HeadSweats Crusher Hat

HeadSweats Crusher Hat
HeadSweats Crusher Hat with mountainsPhoto courtesy of Headsweats

There is something comforting about having a go-to trail running hat, and since my first run with it, the HeadSweats Crusher has become just that. This lightweight hat incorporates plenty of cooling mesh, a soft foam bill that does an excellent job of keeping both the sun and sweat out of my eyes, and more than enough graphic options to please every aesthetic. It also works well with larger-than-average heads and can handle ponytails with ease. [$23,] – JJ

Arc’teryx Lightweight Incendio SL and Cita SL Jacket

Arc'teryx running jacket
The Arc’Teryx Cita SL Jacket.Photo courtesy of Arc’teryx

Tested in 45-degree weather, with 15 to 20 mph winds in the southern Rockies at 9,000 feet of elevation, I was surprised at the warmth the Cita “superlight” Jacket provides. The shell, made of ultra-lightweight synthetic fiber, performs like a little windbreaker that can ball up to the size of a 2.3-ounce fist. It pushes moisture out via the vented back while somehow locking in heat—ideal for the chilly weather in higher altitude. There’s also the option to choose the Cita that comes with a hood if more coverage is something you crave. [$129, Men’s Options; Women’s Options] – JH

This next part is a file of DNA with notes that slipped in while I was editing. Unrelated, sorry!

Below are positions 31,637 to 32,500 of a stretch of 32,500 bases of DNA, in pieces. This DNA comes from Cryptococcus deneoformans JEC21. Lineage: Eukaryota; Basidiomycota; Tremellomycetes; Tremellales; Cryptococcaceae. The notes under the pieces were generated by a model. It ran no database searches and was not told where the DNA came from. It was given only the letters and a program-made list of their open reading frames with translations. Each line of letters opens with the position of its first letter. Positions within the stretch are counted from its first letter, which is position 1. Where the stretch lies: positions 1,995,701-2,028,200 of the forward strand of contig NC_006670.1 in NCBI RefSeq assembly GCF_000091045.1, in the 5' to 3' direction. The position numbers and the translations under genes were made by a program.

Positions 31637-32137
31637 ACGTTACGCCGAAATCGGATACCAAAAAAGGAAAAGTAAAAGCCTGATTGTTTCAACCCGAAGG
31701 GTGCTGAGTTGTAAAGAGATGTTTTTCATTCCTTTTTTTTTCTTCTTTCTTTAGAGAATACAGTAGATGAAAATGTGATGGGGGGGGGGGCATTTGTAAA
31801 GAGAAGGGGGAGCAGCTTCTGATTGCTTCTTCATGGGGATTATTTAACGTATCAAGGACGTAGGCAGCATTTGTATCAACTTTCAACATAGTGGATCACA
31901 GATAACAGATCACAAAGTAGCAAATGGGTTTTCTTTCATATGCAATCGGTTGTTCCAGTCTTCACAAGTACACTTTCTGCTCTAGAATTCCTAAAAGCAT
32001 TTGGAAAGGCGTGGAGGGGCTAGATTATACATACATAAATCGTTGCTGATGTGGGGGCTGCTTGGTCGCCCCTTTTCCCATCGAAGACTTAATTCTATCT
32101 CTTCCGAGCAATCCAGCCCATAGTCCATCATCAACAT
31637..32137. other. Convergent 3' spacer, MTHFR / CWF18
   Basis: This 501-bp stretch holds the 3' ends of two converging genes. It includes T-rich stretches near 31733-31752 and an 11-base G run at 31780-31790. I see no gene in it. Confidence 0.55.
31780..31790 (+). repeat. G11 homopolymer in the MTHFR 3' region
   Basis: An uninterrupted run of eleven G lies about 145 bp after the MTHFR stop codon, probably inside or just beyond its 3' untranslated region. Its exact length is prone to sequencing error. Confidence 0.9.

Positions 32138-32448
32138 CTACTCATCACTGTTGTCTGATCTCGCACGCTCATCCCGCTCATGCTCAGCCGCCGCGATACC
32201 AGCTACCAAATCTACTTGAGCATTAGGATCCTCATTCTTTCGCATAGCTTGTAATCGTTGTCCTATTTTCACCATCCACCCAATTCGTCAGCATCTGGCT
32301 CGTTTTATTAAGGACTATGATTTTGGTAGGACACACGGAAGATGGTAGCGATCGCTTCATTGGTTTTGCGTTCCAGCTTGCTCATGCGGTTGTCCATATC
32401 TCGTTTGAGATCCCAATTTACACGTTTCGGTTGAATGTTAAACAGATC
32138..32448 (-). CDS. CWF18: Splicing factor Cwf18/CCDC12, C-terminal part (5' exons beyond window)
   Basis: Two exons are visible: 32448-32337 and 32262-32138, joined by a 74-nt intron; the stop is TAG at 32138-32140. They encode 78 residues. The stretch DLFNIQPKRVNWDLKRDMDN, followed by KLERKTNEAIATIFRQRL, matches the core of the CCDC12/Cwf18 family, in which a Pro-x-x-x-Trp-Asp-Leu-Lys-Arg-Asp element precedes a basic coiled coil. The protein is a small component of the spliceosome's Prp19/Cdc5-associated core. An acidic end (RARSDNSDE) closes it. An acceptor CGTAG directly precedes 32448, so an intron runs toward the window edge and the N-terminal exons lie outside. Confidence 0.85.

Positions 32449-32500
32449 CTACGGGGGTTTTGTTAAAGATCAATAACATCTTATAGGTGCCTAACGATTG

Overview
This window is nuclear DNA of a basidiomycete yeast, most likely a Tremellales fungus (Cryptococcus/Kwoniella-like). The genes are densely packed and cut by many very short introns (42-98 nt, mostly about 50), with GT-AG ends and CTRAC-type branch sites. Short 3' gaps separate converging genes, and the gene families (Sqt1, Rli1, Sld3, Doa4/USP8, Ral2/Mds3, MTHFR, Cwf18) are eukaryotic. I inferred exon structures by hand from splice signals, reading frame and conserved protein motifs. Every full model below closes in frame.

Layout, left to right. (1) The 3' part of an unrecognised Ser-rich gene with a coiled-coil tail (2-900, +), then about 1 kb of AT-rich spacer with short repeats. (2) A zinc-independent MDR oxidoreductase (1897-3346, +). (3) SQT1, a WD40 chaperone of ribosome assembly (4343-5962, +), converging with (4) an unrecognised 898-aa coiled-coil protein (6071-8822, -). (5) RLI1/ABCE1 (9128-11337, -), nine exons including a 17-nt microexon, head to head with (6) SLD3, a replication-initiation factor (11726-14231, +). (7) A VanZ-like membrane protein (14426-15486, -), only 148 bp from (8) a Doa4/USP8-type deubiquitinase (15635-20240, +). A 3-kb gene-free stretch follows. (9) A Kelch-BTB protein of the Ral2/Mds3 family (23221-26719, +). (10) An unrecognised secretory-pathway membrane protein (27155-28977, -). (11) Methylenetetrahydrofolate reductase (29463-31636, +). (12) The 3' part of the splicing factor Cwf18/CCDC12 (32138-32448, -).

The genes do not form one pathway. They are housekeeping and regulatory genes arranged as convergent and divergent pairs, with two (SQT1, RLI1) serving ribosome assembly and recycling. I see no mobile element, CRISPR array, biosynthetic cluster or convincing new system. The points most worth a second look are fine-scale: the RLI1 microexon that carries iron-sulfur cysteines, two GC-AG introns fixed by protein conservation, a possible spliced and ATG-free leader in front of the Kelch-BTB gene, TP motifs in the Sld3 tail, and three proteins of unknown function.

RECCO Reflector

FitBit RECCO Band
The Fitbit Versa Family RECCO Band.Photo courtesy of FitBit

Going deep into the wilderness? Make sure something in your kit includes a RECCO Reflector in case of an emergency. As a number of North American search and rescue operations start utilizing helicopter-assisted RECCO detectors to search large territories quickly, bringing a RECCO reflector on a long trail run is a no-brainer. Considering they are built-in to a number of items like smartwatch straps, rain jackets, and stand-alone reflectors that can be attached to anything, it’s a great idea to bring one with you whenever you’re covering lots of ground far away from a cell phone signal. – JJ

Ned Hemp Infused Body Butter

Ned CBD Body Butter
Ned Hemp Infused Body Butter.Photo courtesy of Ned